How CPI Security Won the 2019 Monitoring Technology Marvel Award

Co-sponsored by The Monitoring Association and SSI, the Marvel Award recognizes monitoring centers for creating and/or using cutting-edge technology.

How CPI Security Won the 2019 Monitoring Technology Marvel Award

CPI Security execs (l-r) Ken Gill, Dave Matters, Melissa Weaver, Steve Butkovich, Brent Uhl, Eric Schachner, Heidi Cowley, Allen Kim, John Shocknesse and Jennifer Snellgrove.

People Power

As with any security systems and monitoring provider, you can have the best technologies available to offer customers but they mean little if not for the caliber of company personnel behind them. Thus CPI takes decisive measures to assure proper practices, care and expertise are exercised throughout the course of its business activities.

CPI has established a dedicated department to deliver training to all levels of its organization. E-learning is part of that to provide both education and documented accountability. The firm has also introduced a companywide knowledgebase that includes regularly updated articles to help keep employees informed of the latest SOPs and processes.

While the company’s process is more complex than it once was, at the same time it is now more efficient in facilitating curated content, consistent messaging and learning opportunities. The material is also more finely targeted according to employee groups based on their use and need of specific product or feature training.

It is this diligent attention to grooming quality associates and helping guide them on fulfilling career paths that largely aids CPI in delivering exceptional service. Another motivating factor for its staff that has also deepened the firm’s relationship within the communities it covers has been broad involvement in a host of charitable causes. The combination of latest tech and personalized service has won over residential and commercial customers alike.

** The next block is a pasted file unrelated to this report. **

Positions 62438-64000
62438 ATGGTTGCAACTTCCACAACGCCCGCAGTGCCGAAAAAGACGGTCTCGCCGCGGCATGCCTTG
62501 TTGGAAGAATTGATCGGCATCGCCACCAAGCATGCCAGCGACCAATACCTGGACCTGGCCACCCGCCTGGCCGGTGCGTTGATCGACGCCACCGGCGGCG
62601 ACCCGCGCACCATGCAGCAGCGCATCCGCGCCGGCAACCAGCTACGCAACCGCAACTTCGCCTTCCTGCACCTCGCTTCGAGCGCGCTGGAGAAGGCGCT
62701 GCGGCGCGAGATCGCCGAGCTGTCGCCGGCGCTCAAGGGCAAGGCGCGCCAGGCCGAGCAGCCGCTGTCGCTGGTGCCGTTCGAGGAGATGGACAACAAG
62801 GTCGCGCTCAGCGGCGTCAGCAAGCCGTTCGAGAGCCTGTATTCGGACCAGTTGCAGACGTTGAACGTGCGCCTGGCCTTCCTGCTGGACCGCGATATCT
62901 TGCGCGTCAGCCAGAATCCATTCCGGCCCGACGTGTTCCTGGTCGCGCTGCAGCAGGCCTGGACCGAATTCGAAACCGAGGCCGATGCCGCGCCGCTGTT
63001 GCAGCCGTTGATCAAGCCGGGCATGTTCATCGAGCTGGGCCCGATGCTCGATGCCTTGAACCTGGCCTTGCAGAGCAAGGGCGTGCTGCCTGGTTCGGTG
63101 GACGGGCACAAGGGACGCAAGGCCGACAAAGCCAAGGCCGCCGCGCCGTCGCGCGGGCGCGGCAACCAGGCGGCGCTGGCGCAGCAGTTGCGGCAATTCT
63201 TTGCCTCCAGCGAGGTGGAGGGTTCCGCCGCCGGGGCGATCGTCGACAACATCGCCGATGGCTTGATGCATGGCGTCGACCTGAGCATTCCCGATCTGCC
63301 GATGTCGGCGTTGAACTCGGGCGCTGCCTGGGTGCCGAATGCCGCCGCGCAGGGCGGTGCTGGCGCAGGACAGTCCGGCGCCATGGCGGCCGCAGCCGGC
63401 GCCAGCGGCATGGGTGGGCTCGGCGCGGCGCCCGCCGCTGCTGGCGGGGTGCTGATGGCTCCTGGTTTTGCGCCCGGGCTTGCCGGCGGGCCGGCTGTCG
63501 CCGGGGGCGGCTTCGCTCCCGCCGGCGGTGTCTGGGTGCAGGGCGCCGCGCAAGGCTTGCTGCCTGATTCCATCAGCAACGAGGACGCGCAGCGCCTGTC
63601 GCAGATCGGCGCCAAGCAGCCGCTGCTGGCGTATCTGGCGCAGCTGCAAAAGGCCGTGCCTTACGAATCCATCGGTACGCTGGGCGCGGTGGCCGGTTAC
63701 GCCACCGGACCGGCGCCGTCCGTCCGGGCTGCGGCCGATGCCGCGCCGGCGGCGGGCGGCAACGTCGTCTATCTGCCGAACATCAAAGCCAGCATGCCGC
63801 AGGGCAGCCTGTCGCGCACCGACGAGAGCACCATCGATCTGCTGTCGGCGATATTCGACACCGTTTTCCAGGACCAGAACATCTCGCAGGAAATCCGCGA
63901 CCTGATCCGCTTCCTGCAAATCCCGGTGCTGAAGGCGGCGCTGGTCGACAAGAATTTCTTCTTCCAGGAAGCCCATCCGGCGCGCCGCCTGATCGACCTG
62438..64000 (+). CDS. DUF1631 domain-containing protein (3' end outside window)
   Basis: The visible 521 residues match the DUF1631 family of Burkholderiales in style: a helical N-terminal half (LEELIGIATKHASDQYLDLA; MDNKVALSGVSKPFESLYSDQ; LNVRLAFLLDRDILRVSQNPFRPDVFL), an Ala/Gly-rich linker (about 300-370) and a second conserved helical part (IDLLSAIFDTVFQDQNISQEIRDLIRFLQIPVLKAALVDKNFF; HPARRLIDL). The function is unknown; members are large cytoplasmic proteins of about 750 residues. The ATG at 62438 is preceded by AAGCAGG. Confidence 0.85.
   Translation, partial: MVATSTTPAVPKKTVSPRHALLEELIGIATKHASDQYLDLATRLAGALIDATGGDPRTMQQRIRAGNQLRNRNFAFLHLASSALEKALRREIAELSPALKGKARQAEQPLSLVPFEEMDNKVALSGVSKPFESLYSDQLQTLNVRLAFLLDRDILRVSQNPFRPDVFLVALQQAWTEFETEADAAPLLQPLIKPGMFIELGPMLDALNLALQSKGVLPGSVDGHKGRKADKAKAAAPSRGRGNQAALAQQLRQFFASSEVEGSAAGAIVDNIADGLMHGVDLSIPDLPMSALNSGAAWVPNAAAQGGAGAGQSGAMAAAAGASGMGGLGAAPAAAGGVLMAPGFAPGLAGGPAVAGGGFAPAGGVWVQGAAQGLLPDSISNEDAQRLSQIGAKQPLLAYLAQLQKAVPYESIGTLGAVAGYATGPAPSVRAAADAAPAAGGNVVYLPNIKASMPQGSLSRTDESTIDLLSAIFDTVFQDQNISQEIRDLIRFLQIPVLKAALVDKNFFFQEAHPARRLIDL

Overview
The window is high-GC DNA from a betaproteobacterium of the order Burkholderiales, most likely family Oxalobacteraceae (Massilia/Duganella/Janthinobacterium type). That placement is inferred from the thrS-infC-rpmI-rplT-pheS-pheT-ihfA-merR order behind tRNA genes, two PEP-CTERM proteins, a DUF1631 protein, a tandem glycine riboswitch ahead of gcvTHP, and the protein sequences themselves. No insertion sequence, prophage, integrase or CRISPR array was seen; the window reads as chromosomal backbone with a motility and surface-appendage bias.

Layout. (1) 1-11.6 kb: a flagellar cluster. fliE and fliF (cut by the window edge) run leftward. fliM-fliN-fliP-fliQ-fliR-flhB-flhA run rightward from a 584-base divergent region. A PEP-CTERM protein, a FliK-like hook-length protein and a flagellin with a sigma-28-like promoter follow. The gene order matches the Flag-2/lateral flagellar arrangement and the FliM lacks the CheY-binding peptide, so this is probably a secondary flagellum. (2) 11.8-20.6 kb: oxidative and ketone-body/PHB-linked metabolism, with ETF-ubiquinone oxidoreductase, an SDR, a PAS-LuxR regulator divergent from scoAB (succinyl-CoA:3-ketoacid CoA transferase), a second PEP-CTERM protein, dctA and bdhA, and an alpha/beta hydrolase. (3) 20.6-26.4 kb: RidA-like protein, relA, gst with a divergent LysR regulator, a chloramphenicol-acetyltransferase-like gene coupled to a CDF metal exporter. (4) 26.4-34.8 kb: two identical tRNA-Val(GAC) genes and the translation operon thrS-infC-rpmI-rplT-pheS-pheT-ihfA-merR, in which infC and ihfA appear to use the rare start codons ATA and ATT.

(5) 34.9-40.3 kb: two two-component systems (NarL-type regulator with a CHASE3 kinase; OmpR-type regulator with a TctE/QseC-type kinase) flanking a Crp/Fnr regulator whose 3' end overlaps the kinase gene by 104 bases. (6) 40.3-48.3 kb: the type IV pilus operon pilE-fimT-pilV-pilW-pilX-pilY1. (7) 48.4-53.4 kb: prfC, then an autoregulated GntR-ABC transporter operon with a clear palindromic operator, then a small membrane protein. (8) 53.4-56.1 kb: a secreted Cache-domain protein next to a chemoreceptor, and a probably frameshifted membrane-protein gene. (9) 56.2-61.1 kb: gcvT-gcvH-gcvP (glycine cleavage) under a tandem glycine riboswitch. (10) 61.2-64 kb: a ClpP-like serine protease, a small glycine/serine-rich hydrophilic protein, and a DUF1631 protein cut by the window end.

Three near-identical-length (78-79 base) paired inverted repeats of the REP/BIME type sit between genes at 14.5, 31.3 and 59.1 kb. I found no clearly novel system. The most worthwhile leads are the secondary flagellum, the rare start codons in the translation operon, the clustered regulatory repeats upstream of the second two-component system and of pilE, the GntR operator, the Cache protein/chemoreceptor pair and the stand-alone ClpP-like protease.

“Our residential customers want solutions that address security needs and provide additional convenience and peace of mind. The key tech drivers for us there have been video and video analytics,” Gill says. “Our commercial customers seek to address security needs requiring systems that are easy to use, well integrated and support multisite functionality. The key drivers for us there have been remote management, cost and solutions to business problems.”

CPI CTO Steve Butkovich (center) accepts the 2019 TMA/SSI Monitoring Technology Marvel Award during a special presentation at the ESX event in Indianapolis. Also pictured are SSI Editor-in-Chief/Associate Publisher Scott Goldfine (left) and TMA President Ivan Spector.

Seeking Separation

Asked to identify the top three factors that differentiate CPI Security from the competition, Gill cited: 1) Brand and reputation for great value and service excellence; 2) Video verification and video analytics; and 3) Industry-leading products, features and services.

As his comment below indicates, equipping customers with tools that help them better interact with their systems is a significant piece of the puzzle.

“CPI provides enhanced video verification and two-way voice features in our standard offerings,” he says. “Our inTouch app and portal features provide customers the best home automation and security interfaces allowing intuitive ease of use and access to update contacts, access product videos and system training and more. Current panel offerings also provide video tutorials that assist customers directly and enhance the delivery of new systems.”

While many in the traditional security industry view the recent influx of do-it-your-self (DIY) vendors and monitor-it-yourself (MIY) apps as a competitive threat, for now CPI is not overly concerned and merely keeping an eye on the situation from the sidelines. The company does not currently monitor any DIY systems, and in fact does not monitor third-party equipment period.

“MIY and DIY systems are not a significant threat to our business,” contends Gill. “Most customers that choose professional installation and monitoring do so for convenience and reliability. With only 20%-25% security system penetration in the marketplace, there is room for all business models to serve different customer needs.”